In this article, it is discussed how many different countries, other than America, are found to be incredible dangerous when it comes to littering and keep trash off of the streets and oceans. When people tend to think of Global Warming and littering issues, they tend to only think of what they can do in their own country, and for the most part, this seems to be talked about in America.
I think an important part of this process, if we as humans are really trying to make a difference on our environment, would be to educate other countries about the dangerous of littering as well. As shown in the chart taken from this article, other countries such as China and Indonesia are struggling immensely when it comes to trash issues.
I would argue that we are not actually making an impact on the environment as a whole if we do not take a step back and make sure we are educating the whole world, not just our country.
The article I analyzed, entitled, Seven charts that explain the plastic pollution problem, by BBC News explains how plastic consumption, not only in the United States, but across the globe have a series of severe impacts on our environment, and maintain there for a plethora of years.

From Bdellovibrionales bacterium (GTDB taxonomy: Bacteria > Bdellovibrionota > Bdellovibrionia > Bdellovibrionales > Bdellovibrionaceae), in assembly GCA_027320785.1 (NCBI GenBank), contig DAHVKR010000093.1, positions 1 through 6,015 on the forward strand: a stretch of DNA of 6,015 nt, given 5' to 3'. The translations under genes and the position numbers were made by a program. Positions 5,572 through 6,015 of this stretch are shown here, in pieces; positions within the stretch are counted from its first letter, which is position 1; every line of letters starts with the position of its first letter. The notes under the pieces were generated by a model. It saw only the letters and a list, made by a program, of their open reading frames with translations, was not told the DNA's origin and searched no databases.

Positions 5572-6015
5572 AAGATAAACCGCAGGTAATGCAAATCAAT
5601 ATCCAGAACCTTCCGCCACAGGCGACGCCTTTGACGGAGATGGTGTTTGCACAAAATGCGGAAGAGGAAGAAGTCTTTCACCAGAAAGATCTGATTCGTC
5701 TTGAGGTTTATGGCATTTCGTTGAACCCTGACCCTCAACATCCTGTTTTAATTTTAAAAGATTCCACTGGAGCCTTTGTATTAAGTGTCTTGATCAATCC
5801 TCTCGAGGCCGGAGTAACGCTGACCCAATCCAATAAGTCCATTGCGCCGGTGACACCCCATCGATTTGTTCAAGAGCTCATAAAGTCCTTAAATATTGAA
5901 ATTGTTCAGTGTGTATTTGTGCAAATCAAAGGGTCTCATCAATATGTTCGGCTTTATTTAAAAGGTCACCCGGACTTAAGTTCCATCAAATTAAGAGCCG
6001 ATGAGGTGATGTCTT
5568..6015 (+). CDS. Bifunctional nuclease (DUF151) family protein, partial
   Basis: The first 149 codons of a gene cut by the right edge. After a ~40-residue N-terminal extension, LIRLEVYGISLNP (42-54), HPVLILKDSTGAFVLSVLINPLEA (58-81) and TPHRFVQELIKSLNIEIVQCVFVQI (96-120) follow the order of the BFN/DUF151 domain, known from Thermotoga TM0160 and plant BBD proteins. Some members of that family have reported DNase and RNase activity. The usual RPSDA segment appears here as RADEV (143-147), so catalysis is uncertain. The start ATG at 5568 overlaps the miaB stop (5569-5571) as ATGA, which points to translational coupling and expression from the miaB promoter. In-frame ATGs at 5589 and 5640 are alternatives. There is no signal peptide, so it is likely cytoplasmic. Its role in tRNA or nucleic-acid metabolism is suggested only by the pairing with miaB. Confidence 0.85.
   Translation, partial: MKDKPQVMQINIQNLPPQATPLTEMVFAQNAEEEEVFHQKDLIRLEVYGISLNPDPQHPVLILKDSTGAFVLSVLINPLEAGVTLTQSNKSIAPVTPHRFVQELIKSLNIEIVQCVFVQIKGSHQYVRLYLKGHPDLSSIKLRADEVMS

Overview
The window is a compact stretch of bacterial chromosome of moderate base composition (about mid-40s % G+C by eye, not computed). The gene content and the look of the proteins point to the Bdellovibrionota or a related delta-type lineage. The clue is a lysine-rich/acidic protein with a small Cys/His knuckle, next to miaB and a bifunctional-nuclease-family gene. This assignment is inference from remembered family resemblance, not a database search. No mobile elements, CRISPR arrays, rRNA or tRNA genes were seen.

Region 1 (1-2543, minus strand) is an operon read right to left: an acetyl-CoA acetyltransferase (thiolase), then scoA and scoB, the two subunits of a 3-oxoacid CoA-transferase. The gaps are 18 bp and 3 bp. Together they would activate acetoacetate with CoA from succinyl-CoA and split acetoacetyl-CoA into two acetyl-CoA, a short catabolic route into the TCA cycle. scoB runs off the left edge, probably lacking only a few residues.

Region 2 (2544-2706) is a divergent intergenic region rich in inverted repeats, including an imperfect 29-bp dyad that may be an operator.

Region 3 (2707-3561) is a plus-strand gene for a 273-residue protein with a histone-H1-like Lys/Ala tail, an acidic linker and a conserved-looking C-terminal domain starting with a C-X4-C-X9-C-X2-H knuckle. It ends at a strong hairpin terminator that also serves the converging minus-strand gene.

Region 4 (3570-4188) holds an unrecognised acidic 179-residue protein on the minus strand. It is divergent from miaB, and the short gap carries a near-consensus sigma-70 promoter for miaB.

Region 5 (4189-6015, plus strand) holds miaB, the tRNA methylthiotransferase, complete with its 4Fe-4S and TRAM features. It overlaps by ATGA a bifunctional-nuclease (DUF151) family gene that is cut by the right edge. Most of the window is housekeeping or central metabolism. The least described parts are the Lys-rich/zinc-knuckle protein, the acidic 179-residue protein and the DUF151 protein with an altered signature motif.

The article first explains the amount of plastic that have been produced to date of the article (December 2017). It has been recorded that 8.3bn tonnes of plastic had been produced, and as of 2015, only 9% was recycled, 12% was incinerated, and 79% was accumulated in landfills or in the natural environment. This vast amount of waste should not be extremely surprising, considering plastic products are usually ‘throwaway’ or ‘single use’ items.
Later in the article, it explains the amount of plastic that ends up in the sea. The article estimates that about 10m tonnes of plastic makes its way into the oceans annually. A study published by the National Center for Ecological Analysis and Synthesis and the University of Georgia in Athens conducted a survey which found that Asian nations were 13 of the 20 largest contributors to plastic waste in the oceans. Although the US was not the biggest contributor, we were still ranked in the top 20, meaning that we are not off the hook for ocean contamination.
The most interesting graph I found was a bar graph that estimates how long certain plastic products take to biodegrade. The graph shows that it takes 50 years for a Styrofoam cup to degrade. This basically means that everyday your morning coffee cup will stay in the environment for about half a century.
Source: Seven charts that explain the plastic pollution problem